I haven't written a Red Box movie review in a while, so here's the wrap-up of a few $1 gems.
What happens when a slacker who is barely functioning from day to day is introduced to a drug that activates the 80% of his brain that most of us never access? It's an interesting concept. Toss in a squad of thugs trying to steal said drugs from said slacker and willing to kill him or anyone else for them, and you have the basis for a better-than-average action film. You give Robert De Niro an itty-bitty part so you can slap his name at the top of the DVD cover and you even have a bit of star appeal.
That probably isn't quite fair. The central character is played by Bradley Cooper, the latest darling of the hip-Hollywood crowd. I don't get his sudden buzz, but apparently I am in the minority regarding his talent.
The plot pushes forward at a brisk clip; consequently, I was never bored. However, I saw this movie about three weeks ago; and for the life of me, I can't remember how it ends. So, no spoiler here.
Other than the forgettable ending part, it was well worth the buck I spent on it.
Between the Internet and big-mouth acquaintances, getting surprised by a movie's ending is nearly impossible these days; however, that's exactly what happened to me with this Liam Neeson thriller.
Neeson's character and his wife fly into Berlin and as they rush to get a cab from the airport to their hotel, he leaves his briefcase on the curb outside baggage claim. He realizes his error when they arrive at the hotel. Telling his wife (played by semi-hottie Diane Kruger of Inglorious Basterds fame) to go ahead and check in, Neeson's character grabs another cab and heads back to the airport. On the way the cab is forced off a bridge and into the river. Neeson's character winds up in a coma.
When he wakes, his wife no longer recognizes him and a stranger has taken his place.
It's a solid whodunit that kept me guessing.
Verdict: Well worth the $1. I would have paid a buck fifty.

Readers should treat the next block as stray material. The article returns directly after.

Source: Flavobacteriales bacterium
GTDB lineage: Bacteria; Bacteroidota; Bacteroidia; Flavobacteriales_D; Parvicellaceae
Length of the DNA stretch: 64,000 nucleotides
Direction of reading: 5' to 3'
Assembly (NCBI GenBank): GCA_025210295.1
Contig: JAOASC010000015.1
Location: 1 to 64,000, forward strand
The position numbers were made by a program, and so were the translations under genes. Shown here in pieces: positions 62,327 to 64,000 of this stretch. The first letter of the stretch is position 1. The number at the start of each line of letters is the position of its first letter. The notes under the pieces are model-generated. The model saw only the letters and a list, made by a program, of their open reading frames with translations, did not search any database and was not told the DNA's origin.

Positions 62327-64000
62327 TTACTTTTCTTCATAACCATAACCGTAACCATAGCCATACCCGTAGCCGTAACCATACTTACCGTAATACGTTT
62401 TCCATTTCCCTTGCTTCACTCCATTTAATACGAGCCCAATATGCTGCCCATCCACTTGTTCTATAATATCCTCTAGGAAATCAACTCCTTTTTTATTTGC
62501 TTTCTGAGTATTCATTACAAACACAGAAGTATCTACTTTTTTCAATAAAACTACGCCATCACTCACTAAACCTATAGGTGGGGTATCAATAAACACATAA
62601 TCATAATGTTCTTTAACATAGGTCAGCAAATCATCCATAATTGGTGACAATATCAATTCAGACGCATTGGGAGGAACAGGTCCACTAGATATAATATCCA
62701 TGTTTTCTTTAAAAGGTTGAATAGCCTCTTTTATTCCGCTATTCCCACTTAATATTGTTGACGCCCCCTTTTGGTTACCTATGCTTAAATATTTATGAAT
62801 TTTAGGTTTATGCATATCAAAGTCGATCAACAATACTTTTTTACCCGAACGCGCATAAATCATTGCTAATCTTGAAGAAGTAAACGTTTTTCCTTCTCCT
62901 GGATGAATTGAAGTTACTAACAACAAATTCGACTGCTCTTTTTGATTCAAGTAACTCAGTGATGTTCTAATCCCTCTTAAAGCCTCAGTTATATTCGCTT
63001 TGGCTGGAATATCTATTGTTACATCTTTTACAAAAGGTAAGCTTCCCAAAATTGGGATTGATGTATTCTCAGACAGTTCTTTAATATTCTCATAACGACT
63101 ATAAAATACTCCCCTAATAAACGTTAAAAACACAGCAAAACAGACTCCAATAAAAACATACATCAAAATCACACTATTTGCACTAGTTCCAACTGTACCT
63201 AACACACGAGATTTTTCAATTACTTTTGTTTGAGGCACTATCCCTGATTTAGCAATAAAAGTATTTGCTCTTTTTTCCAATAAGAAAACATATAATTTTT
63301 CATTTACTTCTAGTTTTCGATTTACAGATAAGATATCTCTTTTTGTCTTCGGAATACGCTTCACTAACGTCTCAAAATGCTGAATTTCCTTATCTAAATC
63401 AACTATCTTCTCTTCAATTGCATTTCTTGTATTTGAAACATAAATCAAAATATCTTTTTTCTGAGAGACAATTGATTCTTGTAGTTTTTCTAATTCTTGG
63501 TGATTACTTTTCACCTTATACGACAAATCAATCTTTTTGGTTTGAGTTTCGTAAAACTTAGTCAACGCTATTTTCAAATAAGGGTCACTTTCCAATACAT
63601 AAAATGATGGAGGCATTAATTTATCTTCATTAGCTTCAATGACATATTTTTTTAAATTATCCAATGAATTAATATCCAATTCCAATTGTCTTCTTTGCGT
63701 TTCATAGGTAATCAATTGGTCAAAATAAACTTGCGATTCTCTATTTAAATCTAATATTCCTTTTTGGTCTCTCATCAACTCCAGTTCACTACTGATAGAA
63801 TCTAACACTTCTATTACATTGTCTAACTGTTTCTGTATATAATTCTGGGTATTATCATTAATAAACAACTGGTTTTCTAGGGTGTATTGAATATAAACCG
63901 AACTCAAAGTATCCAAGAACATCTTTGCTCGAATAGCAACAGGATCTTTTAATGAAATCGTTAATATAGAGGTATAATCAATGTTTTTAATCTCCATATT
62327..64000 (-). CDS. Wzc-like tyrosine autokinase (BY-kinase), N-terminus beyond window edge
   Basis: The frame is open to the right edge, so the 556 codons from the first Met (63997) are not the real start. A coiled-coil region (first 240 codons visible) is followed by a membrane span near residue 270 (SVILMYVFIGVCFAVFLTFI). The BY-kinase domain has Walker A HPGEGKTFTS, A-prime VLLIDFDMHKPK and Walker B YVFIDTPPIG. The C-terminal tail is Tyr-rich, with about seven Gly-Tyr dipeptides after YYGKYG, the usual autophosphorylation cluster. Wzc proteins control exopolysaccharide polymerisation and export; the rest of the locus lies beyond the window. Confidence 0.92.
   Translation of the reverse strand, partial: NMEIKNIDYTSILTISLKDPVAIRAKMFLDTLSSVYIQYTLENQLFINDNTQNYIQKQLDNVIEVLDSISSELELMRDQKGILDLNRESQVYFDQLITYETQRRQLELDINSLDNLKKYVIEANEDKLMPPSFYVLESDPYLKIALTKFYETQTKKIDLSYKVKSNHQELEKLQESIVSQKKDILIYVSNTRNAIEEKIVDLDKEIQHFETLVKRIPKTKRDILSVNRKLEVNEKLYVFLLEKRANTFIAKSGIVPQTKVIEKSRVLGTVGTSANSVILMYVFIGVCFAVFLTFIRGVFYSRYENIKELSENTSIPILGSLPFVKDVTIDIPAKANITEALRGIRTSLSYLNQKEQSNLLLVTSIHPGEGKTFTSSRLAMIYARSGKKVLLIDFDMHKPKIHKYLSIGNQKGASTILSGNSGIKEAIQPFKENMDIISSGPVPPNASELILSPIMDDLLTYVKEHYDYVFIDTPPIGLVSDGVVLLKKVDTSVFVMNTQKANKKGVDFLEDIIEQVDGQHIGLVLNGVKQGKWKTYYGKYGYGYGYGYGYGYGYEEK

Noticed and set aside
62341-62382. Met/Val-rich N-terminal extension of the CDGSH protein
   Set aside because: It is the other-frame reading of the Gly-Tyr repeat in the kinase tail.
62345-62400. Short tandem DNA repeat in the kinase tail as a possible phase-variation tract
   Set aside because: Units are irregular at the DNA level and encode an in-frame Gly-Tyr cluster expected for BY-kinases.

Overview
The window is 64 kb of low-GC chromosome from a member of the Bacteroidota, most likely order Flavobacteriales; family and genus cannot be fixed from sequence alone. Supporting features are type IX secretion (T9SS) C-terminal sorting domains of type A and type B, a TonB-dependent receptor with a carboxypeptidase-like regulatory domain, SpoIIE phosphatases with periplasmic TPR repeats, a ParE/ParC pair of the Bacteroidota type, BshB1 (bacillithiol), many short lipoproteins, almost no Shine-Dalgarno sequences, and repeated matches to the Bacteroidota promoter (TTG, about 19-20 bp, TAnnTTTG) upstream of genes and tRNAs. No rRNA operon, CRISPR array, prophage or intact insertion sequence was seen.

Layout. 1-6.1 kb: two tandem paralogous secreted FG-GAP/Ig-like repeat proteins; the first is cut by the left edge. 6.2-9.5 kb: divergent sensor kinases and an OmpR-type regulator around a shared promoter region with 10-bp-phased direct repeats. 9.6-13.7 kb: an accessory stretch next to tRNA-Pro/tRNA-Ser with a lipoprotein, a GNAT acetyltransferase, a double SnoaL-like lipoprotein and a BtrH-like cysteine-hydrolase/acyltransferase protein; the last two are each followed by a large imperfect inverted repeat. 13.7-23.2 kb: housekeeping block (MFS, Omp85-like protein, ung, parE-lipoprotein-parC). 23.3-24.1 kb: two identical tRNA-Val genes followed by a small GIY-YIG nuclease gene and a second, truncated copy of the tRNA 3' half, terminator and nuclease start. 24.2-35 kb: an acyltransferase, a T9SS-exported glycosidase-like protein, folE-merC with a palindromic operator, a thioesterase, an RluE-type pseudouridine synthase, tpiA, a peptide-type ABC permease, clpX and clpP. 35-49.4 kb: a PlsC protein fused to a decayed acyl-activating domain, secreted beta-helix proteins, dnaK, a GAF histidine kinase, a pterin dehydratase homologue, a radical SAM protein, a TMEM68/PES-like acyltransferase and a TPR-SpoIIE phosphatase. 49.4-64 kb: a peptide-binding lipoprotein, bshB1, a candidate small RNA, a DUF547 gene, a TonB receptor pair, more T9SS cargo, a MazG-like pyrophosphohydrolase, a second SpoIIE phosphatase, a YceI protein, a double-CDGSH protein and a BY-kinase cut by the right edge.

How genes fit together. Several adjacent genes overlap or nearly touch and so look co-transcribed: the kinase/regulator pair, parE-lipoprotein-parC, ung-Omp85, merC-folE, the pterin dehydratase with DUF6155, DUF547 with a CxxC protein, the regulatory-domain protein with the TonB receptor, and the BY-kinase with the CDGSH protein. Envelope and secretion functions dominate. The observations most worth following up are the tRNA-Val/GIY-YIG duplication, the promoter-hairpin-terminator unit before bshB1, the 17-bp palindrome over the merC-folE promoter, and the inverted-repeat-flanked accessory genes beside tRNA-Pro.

Black death, well any death, really, is what I was wishing for as I suffered through nearly two hours of this turkey.
The plague has gripped Europe and a little band of warriors is dispatched by the church to investigate a village where not only are the residents impervious to the plague, but death itself seems foiled.
Here's the big reveal: A witch, who can reanimate the dead runs the village. There are zombies, beheadings, stabbings, drunken parties and lots of soul searching.
Sean Bean of Lord of the Rings Fame is about the only person in this movie I had ever seen before. Times must be tough.
My take: Save your buck.
This is a sandal and sword movie that has its moments. Marcus Something and Something and Something, played by Channing Tatum, is a highly decorated military leader who goes into the great unknown to try to find out what happened to his father's legion that marched there never to be heard from again. He's accompanied by his pseudo slave.
Many adventures ensue, fights are fought and bonding occurs. Master and slave switch roles for a while and snore, the good guys are victorious.
Honor is regained.
I didn't feel ripped off after watching this movie, but thought the ending could have been stronger. It lagged a bit in the middle and felt like the director was just killing some time to get the film to its 100-minute length.
Was it worth the buck? I guess.